9. beta-Amyloid precursor protein isoforms show correlations with neurones but not with glia of demented subjects. Procter, A.W., Francis, P.T., Holmes, C., Webster, M.T., Qume, M., Stratmann, G.C., Doshi, R., Mann, D.M., Harrison, P.J., Pearson, R.C. Acta Neuropathol. (1994) [Pubmed]
  10. Regional decreases of free D-aspartate levels in Alzheimer's disease. D'Aniello, A., Lee, J.M., Petrucelli, L., Di Fiore, M.M. Neurosci. Lett. (1998) [Pubmed]
  11. Regulation of NMDA receptor phosphorylation by alternative splicing of the C-terminal domain. Tingley, W.G., Roche, K.W., Thompson, A.K., Huganir, R.L. Nature (1993) [Pubmed]
  12. Accumulation of D-aspartic acid with age in the human brain. Man, E.H., Sandhouse, M.E., Burg, J., Fisher, G.H. Science (1983) [Pubmed]
  13. Aspartate: possible neurotransmitter in cerebellar climbing fibers. Wiklund, L., Toggenburger, G., Cuénod, M. Science (1982) [Pubmed]
  14. Marked longevity of human lung parenchymal elastic fibers deduced from prevalence of D-aspartate and nuclear weapons-related radiocarbon. Shapiro, S.D., Endicott, S.K., Province, M.A., Pierce, J.A., Campbell, E.J. J. Clin. Invest. (1991) [Pubmed]
  15. First evidence on induced topological changes in supercoiled DNA by an aluminium D-aspartate complex. Bharathi, n.u.l.l., Jagannatha Rao, K.S., Stein, R. J. Biol. Inorg. Chem. (2003) [Pubmed]
  16. L-Glutamate in the extracellular space regulates endogenous D-aspartate homeostasis in rat pheochromocytoma MPT1 cells. Adachi, M., Koyama, H., Long, Z., Sekine, M., Furuchi, T., Imai, K., Nimura, N., Shimamoto, K., Nakajima, T., Homma, H. Arch. Biochem. Biophys. (2004) [Pubmed]
  17. The stability of a ketamine-morphine solution. Schmid, R., Koren, G., Klein, J., Katz, J. Anesth. Analg. (2002) [Pubmed]
  18. Effect of inhibitors of N-linked oligosaccharide processing on the high-affinity transport of D-aspartate by C6 glioma cells. Deas, J., Silver, I.A., Erecińska, M. Brain Res. (1992) [Pubmed]
  19. Separation of amino acid and peptide stereoisomers by nonionic micelle-mediated capillary electrophoresis after chiral derivatization. Liu, Y.M., Schneider, M., Sticha, C.M., Toyooka, T., Sweedler, J.V. Journal of chromatography. A. (1998) [Pubmed]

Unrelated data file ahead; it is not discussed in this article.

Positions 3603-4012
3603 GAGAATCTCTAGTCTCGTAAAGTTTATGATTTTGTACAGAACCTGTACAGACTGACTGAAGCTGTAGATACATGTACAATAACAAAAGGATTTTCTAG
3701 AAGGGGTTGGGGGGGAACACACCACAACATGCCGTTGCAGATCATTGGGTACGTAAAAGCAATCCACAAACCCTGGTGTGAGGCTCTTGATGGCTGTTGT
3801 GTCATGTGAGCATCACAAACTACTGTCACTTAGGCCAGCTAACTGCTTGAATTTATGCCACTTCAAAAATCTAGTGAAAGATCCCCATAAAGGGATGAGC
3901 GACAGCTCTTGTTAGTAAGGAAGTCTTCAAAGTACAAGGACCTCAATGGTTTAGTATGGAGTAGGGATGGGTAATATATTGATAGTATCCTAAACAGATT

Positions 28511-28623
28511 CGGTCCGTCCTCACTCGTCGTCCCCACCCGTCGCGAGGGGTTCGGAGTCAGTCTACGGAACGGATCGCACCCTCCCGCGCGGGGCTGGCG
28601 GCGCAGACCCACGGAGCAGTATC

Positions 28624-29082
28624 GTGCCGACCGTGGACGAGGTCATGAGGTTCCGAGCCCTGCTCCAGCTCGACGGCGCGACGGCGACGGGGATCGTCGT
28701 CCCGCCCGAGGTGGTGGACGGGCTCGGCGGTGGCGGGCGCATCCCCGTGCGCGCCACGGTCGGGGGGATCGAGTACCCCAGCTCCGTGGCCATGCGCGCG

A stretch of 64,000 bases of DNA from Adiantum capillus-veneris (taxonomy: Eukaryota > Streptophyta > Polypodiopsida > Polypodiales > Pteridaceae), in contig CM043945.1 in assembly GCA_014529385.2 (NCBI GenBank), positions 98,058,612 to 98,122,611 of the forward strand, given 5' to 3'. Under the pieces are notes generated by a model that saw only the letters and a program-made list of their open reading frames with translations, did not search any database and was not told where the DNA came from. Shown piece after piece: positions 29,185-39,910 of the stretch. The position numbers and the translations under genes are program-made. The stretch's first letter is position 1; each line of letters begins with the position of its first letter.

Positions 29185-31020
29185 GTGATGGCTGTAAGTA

20. Selective association of N-methyl aspartate and quisqualate types of L-glutamate receptor with brain postsynaptic densities. Fagg, G.E., Matus, A. Proc. Natl. Acad. Sci. U.S.A. (1984) [Pubmed]
  21. Macroscopic and microscopic properties of a cloned glutamate transporter/chloride channel. Wadiche, J.I., Kavanaugh, M.P. J. Neurosci. (1998) [Pubmed]
  22. Gene structure of the murine N-methyl D-aspartate receptor subunit NR2C. Suchanek, B., Seeburg, P.H., Sprengel, R. J. Biol. Chem. (1995) [Pubmed]
  23. Multiple subtypes of excitatory amino acid receptors coupled to the hydrolysis of phosphoinositides in rat brain. Littman, L., Glatt, B.S., Robinson, M.B. J. Neurochem. (1993) [Pubmed]
  24. D-aspartate localizations imply neuronal and neuroendocrine roles. Schell, M.J., Cooper, O.B., Snyder, S.H. Proc. Natl. Acad. Sci. U.S.A. (1997) [Pubmed]
  25. Mechanisms of H+ and Na+ changes induced by glutamate, kainate, and D-aspartate in rat hippocampal astrocytes. Rose, C.R., Ransom, B.R. J. Neurosci. (1996) [Pubmed]
  26. Quantification of excitatory amino acid uptake at intact glutamatergic synapses by immunocytochemistry of exogenous D-aspartate. Gundersen, V., Shupliakov, O., Brodin, L., Ottersen, O.P., Storm-Mathisen, J. J. Neurosci. (1995) [Pubmed]
  27. Engineering the substrate specificity of D-amino-acid oxidase. Sacchi, S., Lorenzi, S., Molla, G., Pilone, M.S., Rossetti, C., Pollegioni, L. J. Biol. Chem. (2002) [Pubmed]
  28. Autophosphorylation-dependent targeting of calcium/ calmodulin-dependent protein kinase II by the NR2B subunit of the N-methyl- D-aspartate receptor. Strack, S., Colbran, R.J. J. Biol. Chem. (1998) [Pubmed]
  29. Increased cell proliferation and granule cell number in the dentate gyrus of protein repair-deficient mice. Farrar, C.E., Huang, C.S., Clarke, S.G., Houser, C.R. J. Comp. Neurol. (2005) [Pubmed]
  30. Polymorphic forms of the protein L-isoaspartate (D-aspartate) O-methyltransferase involved in the repair of age-damaged proteins. DeVry, C.G., Clarke, S. J. Hum. Genet. (1999) [Pubmed]
  31. C-terminal tripeptide Ser-Asn-Leu (SNL) of human D-aspartate oxidase is a functional peroxisome-targeting signal. Amery, L., Brees, C., Baes, M., Setoyama, C., Miura, R., Mannaerts, G.P., Van Veldhoven, P.P. Biochem. J. (1998) [Pubmed]
  32. Occurrence of D-aspartic acid and N-methyl-D-aspartic acid in rat neuroendocrine tissues and their role in the modulation of luteinizing hormone and growth hormone release. D'Aniello, A., Di Fiore, M.M., Fisher, G.H., Milone, A., Seleni, A., D'Aniello, S., Perna, A.F., Ingrosso, D. FASEB J. (2000) [Pubmed]
  33. Up-regulation of glutamate receptors is associated with LTP defects in the early stages of diabetes mellitus. Valastro, B., Cossette, J., Lavoie, N., Gagnon, S., Trudeau, F., Massicotte, G. Diabetologia (2002) [Pubmed]
  34. Selfotel in acute ischemic stroke : possible neurotoxic effects of an NMDA antagonist. Davis, S.M., Lees, K.R., Albers, G.W., Diener, H.C., Markabi, S., Karlsson, G., Norris, J. Stroke (2000) [Pubmed]
  35. Decreased uptake and release of D-aspartate in the guinea pig spinal cord after dorsal root section. Potashner, S.J., Tran, P.L. J. Neurochem. (1984) [Pubmed]